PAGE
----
The easiest way to diagnose if someone has reactive hypoglycemia is to perform a blood glucose test while they are having symptoms. The individual should then be observed to determine if their symptoms subside once their blood sugar levels go back into normal range. This doesn’t really help to get to the root of the problem, though.

Your doctor may order you to do a mixed meal tolerance test. This is a test that helps determine how much insulin your body is making in response to consuming a beverage containing carbs, proteins, and fats. Blood glucose levels will be checked before drinking the beverage, and every 30 minutes after. This will give doctors a better understanding of whether your pancreas is under-producing or over-producing insulin.

Your doctor may also order blood work to be done. Labs can determine if there are other areas of your health to be concerned about.

Related: How To Properly Check Blood Sugar

Treating and Preventing Reactive Hypoglycemia

Treating reactive hypoglycemia will depend on what is causing the problem. If you have an underlying medical condition that is leading to low blood sugar after you eat, then that medical condition must be treated first. For example, if you have an insulinoma, then having surgery to remove the tumor can stop reactive hypoglycemia from occurring.

If the exact cause of reactive hypoglycemia has not been determined, then certain adjustments to your lifestyle can prevent the condition.

Avoid consuming large meals that have high amounts of carbohydrates. This means limiting your intake of simple carbs and sugary foods. Examples of these foods include white bread, sugary drinks, cereals, and pastry items.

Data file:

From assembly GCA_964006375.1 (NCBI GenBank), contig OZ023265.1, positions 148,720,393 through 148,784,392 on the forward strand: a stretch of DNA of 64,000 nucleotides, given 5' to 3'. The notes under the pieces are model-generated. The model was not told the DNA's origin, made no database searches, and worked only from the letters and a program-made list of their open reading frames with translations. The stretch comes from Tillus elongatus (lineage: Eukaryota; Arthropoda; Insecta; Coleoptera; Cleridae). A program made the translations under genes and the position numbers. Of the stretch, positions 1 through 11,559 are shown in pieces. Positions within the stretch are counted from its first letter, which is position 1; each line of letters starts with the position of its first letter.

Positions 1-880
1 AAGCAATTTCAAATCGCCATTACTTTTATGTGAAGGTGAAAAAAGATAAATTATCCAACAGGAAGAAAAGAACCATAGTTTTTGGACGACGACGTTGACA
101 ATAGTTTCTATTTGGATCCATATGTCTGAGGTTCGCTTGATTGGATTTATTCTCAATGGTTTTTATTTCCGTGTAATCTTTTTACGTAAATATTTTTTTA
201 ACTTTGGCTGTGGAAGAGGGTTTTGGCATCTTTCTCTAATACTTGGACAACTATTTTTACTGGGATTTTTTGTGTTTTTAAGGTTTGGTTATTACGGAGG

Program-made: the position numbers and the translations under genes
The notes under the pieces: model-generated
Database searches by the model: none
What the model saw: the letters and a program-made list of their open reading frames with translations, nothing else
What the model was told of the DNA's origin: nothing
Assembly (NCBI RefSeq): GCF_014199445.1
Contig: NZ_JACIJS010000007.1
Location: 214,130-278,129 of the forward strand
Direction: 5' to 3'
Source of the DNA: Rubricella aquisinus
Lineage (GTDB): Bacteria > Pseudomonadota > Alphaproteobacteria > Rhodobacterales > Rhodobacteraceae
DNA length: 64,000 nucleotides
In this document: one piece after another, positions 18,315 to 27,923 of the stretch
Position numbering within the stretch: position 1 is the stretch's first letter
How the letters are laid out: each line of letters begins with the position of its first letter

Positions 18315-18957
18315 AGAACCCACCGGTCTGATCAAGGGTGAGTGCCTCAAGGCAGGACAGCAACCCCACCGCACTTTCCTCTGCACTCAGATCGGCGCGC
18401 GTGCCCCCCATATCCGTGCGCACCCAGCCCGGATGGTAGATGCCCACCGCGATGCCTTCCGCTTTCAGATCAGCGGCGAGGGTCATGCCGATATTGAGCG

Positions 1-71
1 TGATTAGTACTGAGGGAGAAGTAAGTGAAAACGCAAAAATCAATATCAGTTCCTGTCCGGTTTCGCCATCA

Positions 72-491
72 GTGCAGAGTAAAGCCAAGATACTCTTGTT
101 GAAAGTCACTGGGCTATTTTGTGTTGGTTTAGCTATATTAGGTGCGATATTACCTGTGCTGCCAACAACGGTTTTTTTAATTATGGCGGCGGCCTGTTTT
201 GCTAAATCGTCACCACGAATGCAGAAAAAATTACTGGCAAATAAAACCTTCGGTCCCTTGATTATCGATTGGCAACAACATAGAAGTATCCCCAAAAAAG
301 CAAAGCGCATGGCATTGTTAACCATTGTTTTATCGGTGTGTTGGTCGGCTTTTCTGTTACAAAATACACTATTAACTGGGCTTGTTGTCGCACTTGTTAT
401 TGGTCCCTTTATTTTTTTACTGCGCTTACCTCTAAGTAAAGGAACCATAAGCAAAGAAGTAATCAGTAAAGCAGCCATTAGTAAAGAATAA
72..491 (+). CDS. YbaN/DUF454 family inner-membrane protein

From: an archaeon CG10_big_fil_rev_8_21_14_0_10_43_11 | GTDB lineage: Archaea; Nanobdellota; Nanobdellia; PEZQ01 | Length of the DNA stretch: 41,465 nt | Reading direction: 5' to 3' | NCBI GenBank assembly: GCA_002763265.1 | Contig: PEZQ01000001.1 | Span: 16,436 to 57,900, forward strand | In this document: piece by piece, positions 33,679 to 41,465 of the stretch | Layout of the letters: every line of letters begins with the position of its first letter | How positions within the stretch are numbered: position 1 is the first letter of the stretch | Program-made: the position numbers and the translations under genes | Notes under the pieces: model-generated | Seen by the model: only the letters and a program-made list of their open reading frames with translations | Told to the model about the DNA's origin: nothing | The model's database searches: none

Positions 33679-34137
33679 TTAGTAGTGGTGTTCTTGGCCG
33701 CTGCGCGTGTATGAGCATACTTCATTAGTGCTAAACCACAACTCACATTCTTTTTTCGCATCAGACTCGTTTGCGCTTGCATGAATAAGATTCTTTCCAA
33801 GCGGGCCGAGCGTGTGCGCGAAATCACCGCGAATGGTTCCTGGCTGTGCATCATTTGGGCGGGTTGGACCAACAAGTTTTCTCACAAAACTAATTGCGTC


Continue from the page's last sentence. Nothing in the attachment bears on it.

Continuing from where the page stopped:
Eating smaller meals more often throughout the day can help prevent an insulin dump form the pancreas, limiting your risk of reactive hypoglycemia. Healthy eating, which consists of a balanced diet including proteins, fibers, fruits, and vegetables will prove to be beneficial.

Avoid binge drinking and consuming large amounts of alcohol in short periods. Alcohol consumption can be particularly dangerous for those with diabetes.

Regular exercise can trigger the muscles to pull glucose directly from the bloodstream for energy. It can also improve your insulin sensitivity. Therefore, exercising regularly prevents the need for large amounts of insulin to be secreted by the pancreas, reducing the risk of hypoglycemia after eating.

Related: What to Do for Low Blood Sugar

Can Reactive Hypoglycemia Lead to Diabetes?

Reactive hypoglycemia is not normal and could be a sign of prediabetes, which can lead to insulin resistance. If you have continuously had symptoms of this condition, then you should see your doctor. Nearly one in three Americans have prediabetes. Taking action and making adjustments to your lifestyle right away can prevent prediabetes from turning into type 2 diabetes.

Conclusion

If you continue to struggle with hypoglycemic events, then you may need glucagon in case of an emergency. We hope that this has given you a better understanding of reactive hypoglycemia and what you can do about it.

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What is reactive hypoglycemia?

Reactive hypoglycemia, also called postprandial hypoglycemia, is when one’s blood sugar drops below 70 mg/dL within 4 hours after a meal.

Is reactive hypoglycemia a sign of diabetes?

Reactive hypoglycemia could potentially be a sign of diabetes or prediabetes, but there could also be other causes other than diabetes. Therefore, patients should see their doctor if they are experiencing this type of low blood sugar to determine if this is a sign of an underlying condition.

What triggers reactive hypoglycemia?

The cause of reactive hypoglycemia could be attributed to consuming a meal high in carbohydrates, which could trigger your pancreas to overproduce insulin.